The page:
Drivers Ed Diary: Entry 1

[Written by DriversEd.com Contributing Writer Grace Keller, who will be keeping an ongoing drivers ed diary for us, detailing her experiences going through one of our online drivers ed courses]

I’m currently on Lesson #2—Signs, Signals, and Markings—of my online driver’s ed course. In this lesson, I’ve been learning all about different road markings, right-of-way laws, traffic control devices, and of course, all types of road signs. Until now, I didn’t even know that they were separated into three distinct categories—regulatory, guide, and warning. The further into my online course I’m getting, the more confident I feel about going out onto the road. Even though my course is online and not in a traditional classroom, I’m still getting all of the vital knowledge I need as a teenage driver.

teen using laptop to write a driver's ed diary

Working on the drivers ed diary.

Lesson #1 taught me about how being allowed to drive is not a right, it’s a privilege. It also taught me all about being an organ donor and the benefits of it, how to get and keep a drivers license, and how to take financial responsibility as a teen driver. My mom was extremely impressed when I told her about all I’ve learned so far taking this course—I think it’s making her feel much better about letting me drive with her in the car.

Did you know that over 98,000 people nationally are on a waiting list for organ and tissue donation? I’m definitely going to be an organ donor when I can finally take the behind-the-wheel test to get my drivers license. I may not have even known about this option if it hadn’t been for the great information I’m getting from doing my course.

I’m glad I chose to take my drivers ed course online, since I’m always so busy between school, extracurriculars, and social activities like hanging out with my friends. I’ll also never have to worry about making up a class if I miss it, since I get to decide when I start each lesson! Even just a couple lessons in, I’m already seeing the benefits of getting to choose where and when I do my classes, along with what pace it goes at. I usually tend to prefer a much slower pace, so that I can fully understand what I’m being taught, but DriversEd.com has proven to explain things so well, with all of its visuals, like videos and pictures, and its end-of-lesson tests, that I hardly ever need to worry about whether or not I’m processing all of the information. DriversEd.com is preparing me for going out on the road by simulating real-life driving situations that I might run into, and asking me questions on how I would conduct myself in dealing with them.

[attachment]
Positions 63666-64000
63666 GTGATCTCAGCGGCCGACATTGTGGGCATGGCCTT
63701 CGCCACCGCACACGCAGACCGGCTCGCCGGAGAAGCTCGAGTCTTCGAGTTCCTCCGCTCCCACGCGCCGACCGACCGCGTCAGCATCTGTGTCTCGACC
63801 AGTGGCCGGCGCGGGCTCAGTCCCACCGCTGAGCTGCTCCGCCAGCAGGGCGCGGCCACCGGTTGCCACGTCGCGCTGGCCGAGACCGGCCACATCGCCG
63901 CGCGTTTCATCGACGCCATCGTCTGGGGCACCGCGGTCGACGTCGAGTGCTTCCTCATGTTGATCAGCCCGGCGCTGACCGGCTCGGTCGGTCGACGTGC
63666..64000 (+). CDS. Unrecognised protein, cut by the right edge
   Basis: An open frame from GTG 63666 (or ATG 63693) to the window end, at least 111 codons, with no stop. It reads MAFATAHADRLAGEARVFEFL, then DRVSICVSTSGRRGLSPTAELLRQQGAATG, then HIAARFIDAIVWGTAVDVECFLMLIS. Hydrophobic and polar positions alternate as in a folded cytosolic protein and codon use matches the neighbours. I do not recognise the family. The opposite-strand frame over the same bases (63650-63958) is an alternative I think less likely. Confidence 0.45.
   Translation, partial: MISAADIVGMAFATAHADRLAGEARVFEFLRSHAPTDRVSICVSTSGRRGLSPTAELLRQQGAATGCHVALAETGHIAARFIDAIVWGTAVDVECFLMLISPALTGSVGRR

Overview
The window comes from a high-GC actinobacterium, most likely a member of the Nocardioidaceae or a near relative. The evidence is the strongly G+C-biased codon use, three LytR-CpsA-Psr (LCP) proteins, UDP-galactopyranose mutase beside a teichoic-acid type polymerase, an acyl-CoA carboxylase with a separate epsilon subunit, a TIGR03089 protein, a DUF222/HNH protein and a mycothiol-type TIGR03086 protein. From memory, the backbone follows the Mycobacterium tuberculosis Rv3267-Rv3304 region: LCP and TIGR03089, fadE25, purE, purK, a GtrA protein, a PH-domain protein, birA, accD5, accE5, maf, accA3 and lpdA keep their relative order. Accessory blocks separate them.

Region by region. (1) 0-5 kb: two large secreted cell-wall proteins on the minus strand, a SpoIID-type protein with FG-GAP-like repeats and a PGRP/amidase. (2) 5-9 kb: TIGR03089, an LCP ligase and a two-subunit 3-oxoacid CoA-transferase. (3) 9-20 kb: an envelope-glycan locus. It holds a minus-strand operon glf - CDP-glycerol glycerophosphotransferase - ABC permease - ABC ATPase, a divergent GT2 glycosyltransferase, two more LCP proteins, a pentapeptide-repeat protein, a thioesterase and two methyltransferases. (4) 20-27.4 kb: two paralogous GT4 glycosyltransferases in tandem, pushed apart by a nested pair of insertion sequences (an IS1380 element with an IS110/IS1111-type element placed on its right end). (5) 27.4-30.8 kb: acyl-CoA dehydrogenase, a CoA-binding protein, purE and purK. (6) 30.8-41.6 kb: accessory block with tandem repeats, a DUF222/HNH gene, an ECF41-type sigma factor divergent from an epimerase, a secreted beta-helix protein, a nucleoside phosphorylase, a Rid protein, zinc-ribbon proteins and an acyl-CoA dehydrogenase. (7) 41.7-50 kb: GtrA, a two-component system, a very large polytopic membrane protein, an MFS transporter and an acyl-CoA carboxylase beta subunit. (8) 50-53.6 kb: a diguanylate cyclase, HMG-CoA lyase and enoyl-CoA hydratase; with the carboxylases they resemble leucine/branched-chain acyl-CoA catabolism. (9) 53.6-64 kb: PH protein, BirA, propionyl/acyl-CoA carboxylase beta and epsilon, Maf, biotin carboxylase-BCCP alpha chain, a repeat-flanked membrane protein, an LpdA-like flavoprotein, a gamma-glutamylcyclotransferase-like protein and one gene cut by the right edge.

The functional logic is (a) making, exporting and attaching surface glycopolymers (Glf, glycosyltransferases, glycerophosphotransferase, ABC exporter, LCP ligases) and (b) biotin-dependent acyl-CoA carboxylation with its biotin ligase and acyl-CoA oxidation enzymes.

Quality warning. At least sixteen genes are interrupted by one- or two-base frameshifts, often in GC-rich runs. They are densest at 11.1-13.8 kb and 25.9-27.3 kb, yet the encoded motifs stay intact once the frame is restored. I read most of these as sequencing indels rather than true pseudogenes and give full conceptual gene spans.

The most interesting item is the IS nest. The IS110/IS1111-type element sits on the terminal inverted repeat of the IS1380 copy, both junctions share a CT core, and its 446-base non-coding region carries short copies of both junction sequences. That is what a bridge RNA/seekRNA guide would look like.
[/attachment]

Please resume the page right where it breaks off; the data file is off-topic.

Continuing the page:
I’ve hardly gotten into the course yet, but I know the further I get into it, the better it’ll be! I’m already so excited to use this knowledge in my everyday life, whether it be learning how to drive on the roads, helping out a friend who has also started their driving education, or who knows—maybe even giving my mom some reminders and pointers on what I see with my view from the backseat!

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